50 Constitution Bench Matters Remain Pending Before the SC (2021)
We discuss the changes in pendency before Constitution Benches of the Supreme Court in 2021.
69,555 cases remain pending before the Supreme Court at the end of another COVID-19 affected year in 2021. Of these, 422 are pending before Constitution Benches (CBs). In this post, we discuss the changes in pendency before CBs of the Supreme Court in 2021.
The Supreme Court of India hears cases involving substantial questions of constitutional interpretation in Benches comprising five or more judges. In most instances, multiple cases before CBs raise connected questions of law. The Court hears these cases together under one main matter. When one main matter is disposed of, CB pendency decreases by more than one case.
Hence, studying the number of pending main matters gives us a clearer picture of CB activities through the year. In 2021, even though the number of cases pending before CBs decreased by 4.7% in 2021, the number of pending main matters remained unchanged at 50.
CB matters are pending before benches composed of five, seven and nine judges. Figure 1 indicates that there were no changes in the number of pending matters before seven and nine-judge CBs. In 2021, no seven or nine-judge CBs conducted hearings in any pending matters. No new matters were referred to these benches either.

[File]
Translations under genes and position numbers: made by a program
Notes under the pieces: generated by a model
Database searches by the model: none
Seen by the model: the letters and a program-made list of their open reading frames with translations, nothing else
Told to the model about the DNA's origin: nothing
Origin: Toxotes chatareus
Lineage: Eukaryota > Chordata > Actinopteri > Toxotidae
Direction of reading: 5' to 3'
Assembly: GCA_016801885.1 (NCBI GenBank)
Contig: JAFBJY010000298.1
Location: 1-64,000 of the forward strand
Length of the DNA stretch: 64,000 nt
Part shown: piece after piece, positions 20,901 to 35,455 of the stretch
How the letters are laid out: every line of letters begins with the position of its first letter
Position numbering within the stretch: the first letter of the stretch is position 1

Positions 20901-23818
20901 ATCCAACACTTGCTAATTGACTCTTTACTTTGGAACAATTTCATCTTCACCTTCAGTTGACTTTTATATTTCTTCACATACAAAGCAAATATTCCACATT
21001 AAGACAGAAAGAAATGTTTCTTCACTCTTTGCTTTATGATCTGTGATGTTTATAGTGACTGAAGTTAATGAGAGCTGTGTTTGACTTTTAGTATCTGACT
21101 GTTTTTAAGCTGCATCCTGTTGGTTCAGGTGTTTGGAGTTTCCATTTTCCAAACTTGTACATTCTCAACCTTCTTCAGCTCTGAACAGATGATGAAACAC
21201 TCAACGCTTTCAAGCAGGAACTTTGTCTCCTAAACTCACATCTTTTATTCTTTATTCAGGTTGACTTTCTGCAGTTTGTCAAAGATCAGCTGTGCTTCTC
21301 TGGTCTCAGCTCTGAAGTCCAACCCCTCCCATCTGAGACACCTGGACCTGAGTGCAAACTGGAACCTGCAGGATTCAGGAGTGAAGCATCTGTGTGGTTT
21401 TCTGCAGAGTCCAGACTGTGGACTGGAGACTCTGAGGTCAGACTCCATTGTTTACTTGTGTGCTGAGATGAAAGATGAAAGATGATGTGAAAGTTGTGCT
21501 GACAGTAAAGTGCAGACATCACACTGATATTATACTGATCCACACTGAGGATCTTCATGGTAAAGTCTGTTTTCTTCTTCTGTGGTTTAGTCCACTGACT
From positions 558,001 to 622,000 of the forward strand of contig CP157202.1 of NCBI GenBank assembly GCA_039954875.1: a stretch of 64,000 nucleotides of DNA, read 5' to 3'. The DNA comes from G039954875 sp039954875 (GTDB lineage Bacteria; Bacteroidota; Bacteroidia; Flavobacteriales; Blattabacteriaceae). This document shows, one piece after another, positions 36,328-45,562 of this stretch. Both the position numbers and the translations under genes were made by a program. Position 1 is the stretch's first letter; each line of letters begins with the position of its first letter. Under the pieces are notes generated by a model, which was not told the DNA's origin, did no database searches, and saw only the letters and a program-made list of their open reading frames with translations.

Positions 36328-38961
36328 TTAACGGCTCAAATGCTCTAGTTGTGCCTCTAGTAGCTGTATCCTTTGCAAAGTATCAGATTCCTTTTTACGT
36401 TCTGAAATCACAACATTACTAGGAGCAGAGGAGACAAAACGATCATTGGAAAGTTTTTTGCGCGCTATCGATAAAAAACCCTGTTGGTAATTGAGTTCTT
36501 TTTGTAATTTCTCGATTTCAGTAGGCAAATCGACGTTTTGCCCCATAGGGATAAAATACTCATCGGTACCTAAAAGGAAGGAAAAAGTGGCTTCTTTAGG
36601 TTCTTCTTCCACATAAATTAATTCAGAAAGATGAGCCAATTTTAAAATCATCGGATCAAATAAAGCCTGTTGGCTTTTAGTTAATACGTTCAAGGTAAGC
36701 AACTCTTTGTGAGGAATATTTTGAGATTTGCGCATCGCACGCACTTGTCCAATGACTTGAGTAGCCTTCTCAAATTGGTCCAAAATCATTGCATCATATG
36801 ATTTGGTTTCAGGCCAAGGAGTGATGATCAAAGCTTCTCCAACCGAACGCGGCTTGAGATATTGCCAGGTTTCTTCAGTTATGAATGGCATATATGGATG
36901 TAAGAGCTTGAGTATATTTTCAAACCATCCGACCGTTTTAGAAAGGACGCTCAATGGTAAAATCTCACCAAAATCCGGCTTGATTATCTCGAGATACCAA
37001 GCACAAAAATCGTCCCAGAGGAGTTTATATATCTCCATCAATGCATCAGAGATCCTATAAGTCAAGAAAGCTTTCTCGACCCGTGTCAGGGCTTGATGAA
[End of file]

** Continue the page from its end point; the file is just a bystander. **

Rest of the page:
Figure 1 shows small fluctuations in the number of matters pending before five-judge CBs throughout the year. On January 1st, 2021, there were 38 pending five-judge Bench matters. This number decreased to 35 after the Aadhaar Review was dismissed on January 20th. More matters were gradually referred to five-judge CBs until the number of pending matters rose to 38 by June. The dismissal of the Maratha Review brought this number down to 37 between June and July. One new matter was referred to a five-judge CB in November, bringing the five-judge Bench pendency back to 38 at the end of the year.
Some have argued that Constitution Bench hearings affect the total pendency of the Court negatively, since they take up a significant amount of time from a large number of judges. As the Court continued to deal with the ill-effects of COVID-19 on its caseload, CBs were largely inactive in 2021. We will continue to track CB pendency, and the effect that the appointment of nine new judges will have on it, in 2022.
(With contributions from Joyston D’Souza)